This week President Obama made a historic visit to Cuba – the first by a US President in nearly 90 years. While this trip explores the potential relationship between the U.S. and Cuba, many Americans feel the only thing President Obama should talk to Cuban leadership about is granting its people Democracy and freedom. However, are we (America) in a position to give lectures on Democracy and freedom? Especially when unarmed black people are routinely shot by police, we incarceratemore citizens than any nation, and in many ways, Cuba has been more supportive of black people than America. This also begs the question of whether Fidel Castro is as evil as we’ve been taught.
Fidel Castro served as President of Cuba from 1976-2008 and Prime Minister of the Republic of Cuba from 1959-1976. The American media would have you believe that his rise to power meant the end of freedom in Cuba as they knew it. Basically, he’s largely been portrayed as the son of Satan or close to it. In 1959, Castro ousted a sitting Dictator, Fulgencio Batista. What is often overlooked is that Batista, as John F. Kennedy once charged, murdered 20,000 Cubans and turned a Democratic Cuba into a police state, all with the US supporting his “reign of terror.” Once in power, Castro implemented reforms that essentially seized the assets of American corporations and the elites in Cuba. This was during a time when U.S companies owned about 40 percent of the Cuban sugar lands, almost all the cattle ranches, 90 percent of the mines and mineral concessions, 80 percent of the utilities, practically all of the oil industry, and supplied two-thirds of Cuba’s imports.
Because of these reforms, Castro was now bad for business. In an attempt to oust Castro, President JFK authorized an unsuccessful military operation, not for “democratic freedom”, but all for business.This failed operation was not only embarrassing for the U.S., but it strengthened the position of Castro’s leadership. Castro’s leadership, incidentally, was supported by a great number of Cubans who wanted change. Overthrowing the government required a revolution and revolutions are bloody, just as when we fought a revolution to overthrow British rule. Those on the other side of Castro’s revolution have largely supplied the narrative about Castro that the media has fed us for decades.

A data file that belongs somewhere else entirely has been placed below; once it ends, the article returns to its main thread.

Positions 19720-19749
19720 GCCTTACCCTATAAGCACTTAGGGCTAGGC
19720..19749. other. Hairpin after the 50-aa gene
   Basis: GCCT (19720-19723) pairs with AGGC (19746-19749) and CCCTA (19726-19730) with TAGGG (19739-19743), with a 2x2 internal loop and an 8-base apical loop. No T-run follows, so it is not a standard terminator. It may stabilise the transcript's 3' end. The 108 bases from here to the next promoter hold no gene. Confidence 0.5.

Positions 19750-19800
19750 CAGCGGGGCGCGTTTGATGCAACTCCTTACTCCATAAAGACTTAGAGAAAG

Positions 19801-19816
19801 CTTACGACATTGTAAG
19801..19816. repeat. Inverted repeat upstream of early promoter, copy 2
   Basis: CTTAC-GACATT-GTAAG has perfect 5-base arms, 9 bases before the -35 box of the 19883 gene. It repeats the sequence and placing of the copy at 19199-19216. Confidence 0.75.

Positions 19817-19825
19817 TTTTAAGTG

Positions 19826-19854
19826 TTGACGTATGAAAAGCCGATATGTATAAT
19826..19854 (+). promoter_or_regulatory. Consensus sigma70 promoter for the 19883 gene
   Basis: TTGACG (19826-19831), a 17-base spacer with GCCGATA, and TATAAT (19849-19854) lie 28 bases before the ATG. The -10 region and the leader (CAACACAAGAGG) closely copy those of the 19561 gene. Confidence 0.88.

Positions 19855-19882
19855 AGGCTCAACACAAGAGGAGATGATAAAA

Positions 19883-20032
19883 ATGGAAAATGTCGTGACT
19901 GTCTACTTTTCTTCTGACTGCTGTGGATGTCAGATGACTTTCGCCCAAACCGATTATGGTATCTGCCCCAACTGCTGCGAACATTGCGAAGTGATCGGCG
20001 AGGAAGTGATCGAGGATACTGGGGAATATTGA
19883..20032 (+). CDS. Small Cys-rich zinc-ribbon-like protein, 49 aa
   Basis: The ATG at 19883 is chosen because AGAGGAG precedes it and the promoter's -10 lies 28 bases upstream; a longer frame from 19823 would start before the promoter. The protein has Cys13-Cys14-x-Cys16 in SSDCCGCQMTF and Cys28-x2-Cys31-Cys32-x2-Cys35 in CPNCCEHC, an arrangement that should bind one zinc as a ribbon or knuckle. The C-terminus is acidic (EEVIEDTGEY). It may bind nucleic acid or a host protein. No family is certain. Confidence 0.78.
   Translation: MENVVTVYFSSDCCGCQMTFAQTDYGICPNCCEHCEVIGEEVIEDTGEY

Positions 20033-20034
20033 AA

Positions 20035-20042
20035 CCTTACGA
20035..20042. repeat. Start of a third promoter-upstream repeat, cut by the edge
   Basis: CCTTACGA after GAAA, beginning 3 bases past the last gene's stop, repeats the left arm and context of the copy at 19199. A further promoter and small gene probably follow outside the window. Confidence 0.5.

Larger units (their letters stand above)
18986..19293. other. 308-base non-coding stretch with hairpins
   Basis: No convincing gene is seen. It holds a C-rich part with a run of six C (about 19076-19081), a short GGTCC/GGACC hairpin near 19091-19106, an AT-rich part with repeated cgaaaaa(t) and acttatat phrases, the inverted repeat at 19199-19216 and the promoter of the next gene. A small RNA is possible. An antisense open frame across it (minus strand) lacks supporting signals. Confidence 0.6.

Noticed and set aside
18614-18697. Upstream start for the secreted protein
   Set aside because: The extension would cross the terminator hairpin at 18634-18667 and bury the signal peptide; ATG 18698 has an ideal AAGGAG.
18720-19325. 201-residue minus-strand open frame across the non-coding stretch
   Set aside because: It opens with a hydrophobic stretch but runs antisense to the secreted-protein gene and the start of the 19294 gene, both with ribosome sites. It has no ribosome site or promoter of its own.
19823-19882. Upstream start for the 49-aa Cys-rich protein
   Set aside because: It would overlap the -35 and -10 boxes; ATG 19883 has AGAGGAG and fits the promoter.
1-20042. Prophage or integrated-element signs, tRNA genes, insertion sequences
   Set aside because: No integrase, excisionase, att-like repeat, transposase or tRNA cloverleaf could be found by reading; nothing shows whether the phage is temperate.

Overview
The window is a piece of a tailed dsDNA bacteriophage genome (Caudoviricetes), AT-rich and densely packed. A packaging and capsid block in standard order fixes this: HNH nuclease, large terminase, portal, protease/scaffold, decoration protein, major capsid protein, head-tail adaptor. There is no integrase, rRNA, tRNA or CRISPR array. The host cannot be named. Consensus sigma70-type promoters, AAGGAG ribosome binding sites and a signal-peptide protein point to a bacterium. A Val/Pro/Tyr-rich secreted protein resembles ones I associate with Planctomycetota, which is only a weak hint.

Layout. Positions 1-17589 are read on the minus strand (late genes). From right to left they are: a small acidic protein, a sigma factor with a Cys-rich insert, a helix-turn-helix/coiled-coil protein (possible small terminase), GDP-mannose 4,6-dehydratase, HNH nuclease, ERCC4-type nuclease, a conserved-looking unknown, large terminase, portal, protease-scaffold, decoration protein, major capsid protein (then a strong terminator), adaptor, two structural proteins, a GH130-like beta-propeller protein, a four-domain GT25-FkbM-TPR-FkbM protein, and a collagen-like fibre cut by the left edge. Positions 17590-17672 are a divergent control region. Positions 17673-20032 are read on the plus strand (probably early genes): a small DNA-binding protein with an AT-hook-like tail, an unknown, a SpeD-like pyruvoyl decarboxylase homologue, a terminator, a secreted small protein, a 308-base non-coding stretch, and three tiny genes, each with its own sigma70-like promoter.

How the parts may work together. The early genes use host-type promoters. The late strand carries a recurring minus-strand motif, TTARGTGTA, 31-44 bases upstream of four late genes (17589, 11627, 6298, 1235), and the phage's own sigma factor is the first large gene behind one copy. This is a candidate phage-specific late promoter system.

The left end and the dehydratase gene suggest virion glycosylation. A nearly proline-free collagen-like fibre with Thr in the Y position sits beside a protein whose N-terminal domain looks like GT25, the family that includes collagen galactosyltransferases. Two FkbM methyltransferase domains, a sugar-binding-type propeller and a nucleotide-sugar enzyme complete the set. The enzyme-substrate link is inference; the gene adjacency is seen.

What the media doesn’t show is that as a leader, Fidel Castro supported black people in various ways.
In the 1960’s as civil rights leaders were assassinated, Cuba implemented land reforms to benefit poor blacks on the Island, supported leaders like Malcolm X and even gave asylum to black freedom fighters who were forced to flee America.
Cuba was the only nation that actually sent troops to Africa to fight against Apartheid military forces, ultimately helping to free black South Africans. Meanwhile, U.S. President Ronald Reagan was quite supportive of the Apartheid government in South Africa, even going so far as to veto a bill to impose sanctions on that nation. For this and other supportive actions, Nelson Mandela became a great admirer of Fidel Castro.
In 2005 after Hurricane Katrina, Cuba immediately offered 1,600 medics, field hospitals and 83 tons of medical supplies for the mostly black population in need. The offer of help was declined by the U.S., even as the city remained neglected by the federal government.
Understanding this history now requires us to challenge the dominant U.S narrative on Cuba and Castro. Further, it means we must challenge the belief that America is supremely qualified to lecture Cuba on Democracy and Freedom. Especially for blacks, the history should cause us to reexamine our feelings toward America and whether or not her enemies are ours. As Mandela once , one errs when they assume that their enemies “should be our enemies.” Castro has been clear on where he stands with respect to black freedom. In light of lingering racial unrest in America, any lecturing on Democracy must first be pointed at every disparity aimed at black lives, daily.